Filed under: Features,Interviews,Killa Queens,Strong Island
Written by: Robbie Ettelson
Here’s the long overdue conclusion to the Geechie Dan interview (from six months back), where he talks about hanging out with battle legend Mikey D, his involvement with WBAU radio, the ups and downs of LL Cool J‘s career and trying to get a deal and missing his chance to become a professional MC due in part to the lure of the street battling scene.
So why did Mikey D have a record going at LL and accuse him of biting his style with the Kangols?
Geechie Dan: When Todd was in our neighborhood, he was wearing fisherman hats and tight jogging suits and headbands. When he was hanging with Mikey D, I definitely think he took some of his style. The way how he rhymed, and his image? I think he borrowed a little of that, ‘cos Mikey D always had Kangols. He had every color Kangol back then. Red Kangols, sky blue, black.
And Mikey was the number one street MC back then?
Mike was the number one guy back then. From ‘83 to ‘87, ‘88 – Mikey D was the man. Mikey Destruction, they labeled him as such. He was on a lotta underground tapes. His level of rhyming was right up there with LL. I met him in front of Pop & Kim’s, we drunk about six 40’s that night, he just get rappin’. I was like, “Yo, you remind me of Todd!” He was like, “I know Todd. I gave him the LL name.” He was like “I taught him” this and “he took my style” that. He was making up rhymes about him on the spot. The more he was drinking, the better he rhymes! I’ve never come across an MC that gets better the more they drink!
How much did you guys used to drink back then?
For this cat, drinking 40’s was like drinking pop soda. At that time, I wasn’t even drinking Olde English. I was drinking Colt 45 – I started hanging with him, I started drinking 40’s. Every single weekend, we’re passing 40’s around like guys pass blunts around. By the time we finished, there would be like ten or eleven 40 bottles where we would be standing at! He would just walk-up and battle cats on the spot – just wax ‘em! That’s how I got caught up. I wanted to do what LL did, I wanted to go straight into a professional record deal, but I didn’t do that. Hangin’ with Mikey – I’m not gonna say that it’s his fault that I’m not successful – but I was feeling that love that you get from the streets when people want to hear you rhyme. Mikey was definitely stuck in that mode, and LL wasn’t.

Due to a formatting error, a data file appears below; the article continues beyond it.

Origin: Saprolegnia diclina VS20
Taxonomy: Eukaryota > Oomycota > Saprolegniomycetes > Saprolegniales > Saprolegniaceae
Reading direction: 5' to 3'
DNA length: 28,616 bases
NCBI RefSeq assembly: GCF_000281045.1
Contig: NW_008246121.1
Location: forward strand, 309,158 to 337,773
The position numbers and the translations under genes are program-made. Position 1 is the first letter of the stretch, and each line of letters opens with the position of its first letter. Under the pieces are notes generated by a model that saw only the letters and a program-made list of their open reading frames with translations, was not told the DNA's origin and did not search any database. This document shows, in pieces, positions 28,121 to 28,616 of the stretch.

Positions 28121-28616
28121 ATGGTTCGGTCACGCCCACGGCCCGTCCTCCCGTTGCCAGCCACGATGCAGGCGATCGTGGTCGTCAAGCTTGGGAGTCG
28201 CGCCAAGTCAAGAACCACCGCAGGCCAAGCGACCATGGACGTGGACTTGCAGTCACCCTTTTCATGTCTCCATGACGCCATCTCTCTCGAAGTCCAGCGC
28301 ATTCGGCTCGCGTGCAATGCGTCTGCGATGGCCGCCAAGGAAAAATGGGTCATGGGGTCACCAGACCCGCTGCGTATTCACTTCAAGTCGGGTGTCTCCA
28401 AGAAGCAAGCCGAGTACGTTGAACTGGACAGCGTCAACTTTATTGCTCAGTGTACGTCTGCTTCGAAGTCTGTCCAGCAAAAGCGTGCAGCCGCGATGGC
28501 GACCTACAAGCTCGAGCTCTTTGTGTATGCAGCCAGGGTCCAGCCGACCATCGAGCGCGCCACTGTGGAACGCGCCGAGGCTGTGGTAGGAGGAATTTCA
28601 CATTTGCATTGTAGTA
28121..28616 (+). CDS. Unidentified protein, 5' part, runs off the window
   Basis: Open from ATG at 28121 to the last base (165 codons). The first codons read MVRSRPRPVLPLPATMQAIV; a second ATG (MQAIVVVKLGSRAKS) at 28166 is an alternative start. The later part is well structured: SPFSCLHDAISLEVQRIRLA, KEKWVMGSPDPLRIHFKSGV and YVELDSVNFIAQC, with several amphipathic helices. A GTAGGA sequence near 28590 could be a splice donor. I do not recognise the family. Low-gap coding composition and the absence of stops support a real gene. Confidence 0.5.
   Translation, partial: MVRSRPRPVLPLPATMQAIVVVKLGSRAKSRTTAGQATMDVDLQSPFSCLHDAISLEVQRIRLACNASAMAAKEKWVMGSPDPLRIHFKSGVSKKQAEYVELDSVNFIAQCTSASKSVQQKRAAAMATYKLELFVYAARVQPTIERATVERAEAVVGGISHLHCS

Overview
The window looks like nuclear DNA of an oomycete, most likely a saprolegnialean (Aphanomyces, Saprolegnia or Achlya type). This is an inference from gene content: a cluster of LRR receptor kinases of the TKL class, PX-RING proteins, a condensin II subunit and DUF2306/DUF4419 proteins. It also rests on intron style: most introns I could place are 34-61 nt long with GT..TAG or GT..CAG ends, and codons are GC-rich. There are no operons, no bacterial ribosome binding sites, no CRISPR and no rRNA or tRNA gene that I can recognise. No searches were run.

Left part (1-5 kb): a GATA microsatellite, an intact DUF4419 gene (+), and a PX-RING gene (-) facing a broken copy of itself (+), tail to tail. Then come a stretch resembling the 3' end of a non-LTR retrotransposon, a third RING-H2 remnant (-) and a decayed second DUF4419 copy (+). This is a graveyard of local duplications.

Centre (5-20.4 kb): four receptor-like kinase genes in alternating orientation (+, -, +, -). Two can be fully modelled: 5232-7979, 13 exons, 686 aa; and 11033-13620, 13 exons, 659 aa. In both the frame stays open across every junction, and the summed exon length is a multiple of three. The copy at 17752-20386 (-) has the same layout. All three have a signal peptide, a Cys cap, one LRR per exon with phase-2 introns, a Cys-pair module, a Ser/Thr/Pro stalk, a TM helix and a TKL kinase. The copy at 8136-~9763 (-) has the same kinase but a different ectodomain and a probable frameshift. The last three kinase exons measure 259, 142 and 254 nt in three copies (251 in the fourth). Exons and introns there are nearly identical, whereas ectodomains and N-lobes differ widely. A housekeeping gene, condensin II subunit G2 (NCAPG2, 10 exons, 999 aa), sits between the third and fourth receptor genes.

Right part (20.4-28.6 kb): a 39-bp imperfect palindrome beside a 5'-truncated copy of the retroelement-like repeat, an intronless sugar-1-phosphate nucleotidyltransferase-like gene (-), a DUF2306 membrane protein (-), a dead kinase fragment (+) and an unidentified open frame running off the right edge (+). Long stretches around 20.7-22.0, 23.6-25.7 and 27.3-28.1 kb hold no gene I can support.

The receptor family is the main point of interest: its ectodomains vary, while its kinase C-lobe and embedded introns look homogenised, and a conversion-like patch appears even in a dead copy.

So that street battle mode takes away from making records?
Me rhyming in the streets, to get that street recognition, I lost focus on doing what I really wanted to do, which was to go to professional – and I got caught up in the streets. Looking for the next cat to battle. I’m hanging with Mikey D, one of the best rapper’s in the street! Everyone’s fearing Mikey D – no one wants to battle this cat! Mikey D called up the radio station at WBAU when I used to rhyme and make demos for the radio station. I felt the need to put Queens on the map, and let everybody know that LL wasn’t the only one from Farmers Boulevard who could spit. Bill Stephney graduated, and Doctor Dre from Yo! MTV Raps took over his slot. Public Enemy was making demos for the station, DJ MC Flavor Flav was coming to the station, T-Money, Son of Bazerk – Townhouse Three, the Nasty Four, the Dynamic Brothers from Freeport. A lot of groups from Long Island rappers I’d never even heard of. They brought something different to the table. It was kinda awkward to hear at first, but it was kind fly. It was different.
I started calling the radio station and making dedications, so when they opened up the phone lines, I’d call up, “This is Geechie Dan, I wanna say what’s up to Farmers Boulevard, Linden Boulevard, Liberty Avenue, O’Connell Park, Murdoch Avenue!” I’m putting my neighborhood on the map, and putting my name out there. I wanted everyone to know that LL and Run-DMC weren’t the only rappers from Queens. I called so much that Doctor Dre was like, “Yo Geechie, why don’t you come up and say your own dedications. You’re hogging-up the phone lines!” So I said “Bet!” So I went to the radio station and I met all the voices that I didn’t see. I met Bill Stephney, I met Doctor Dre, I met Chuck D. Flavor had his own following – the Flavortrons. It was kinda weird! Everybody that was a Flavortron could get into a party at a discount rate, or even free. It was like his fan club, it was kinda fly.
I made a demo for the radio station called “Let’s Dance” and everybody thought it was a record because they played it on college radio. Me and my DJ Shawny-D, we looped-up “Impeach The President” and we sampled “Let’s Dance” from “Dance To The Drummer’s Beat”. Doctor Dre played it, and people started requesting it. So that’s how I got my name out there. One day the phone rang at the radio station, and it was Mikey D, wanting to speak to me. I’m like, “Oh shit. I hope he don’t want to battle me!” ‘Cos that’s the kinda cat he was. He was like, “I like your song. Come around Merrick Boulevard and kick it with my people. We can drink some 40’s and shit”. To me, it was like talking to Grandmaster Flash! So I took the Q5 bus to Laurenton, and I saw all these niggas out the front of the store. It was called Pop & Kim’s. They had the coldest 40 oz’s of malt liquor in all of New York. This store could not be touched when it came to the coldest 40’s. I’m looking around for Mikey D, expecting to see some 6’2” cat with muscles, based on his voice. I hear somebody rhyming, and he’s about the same size as me! Just as skinny as I am, with green eyes! From that day on, I started hanging with him.
What else was going on?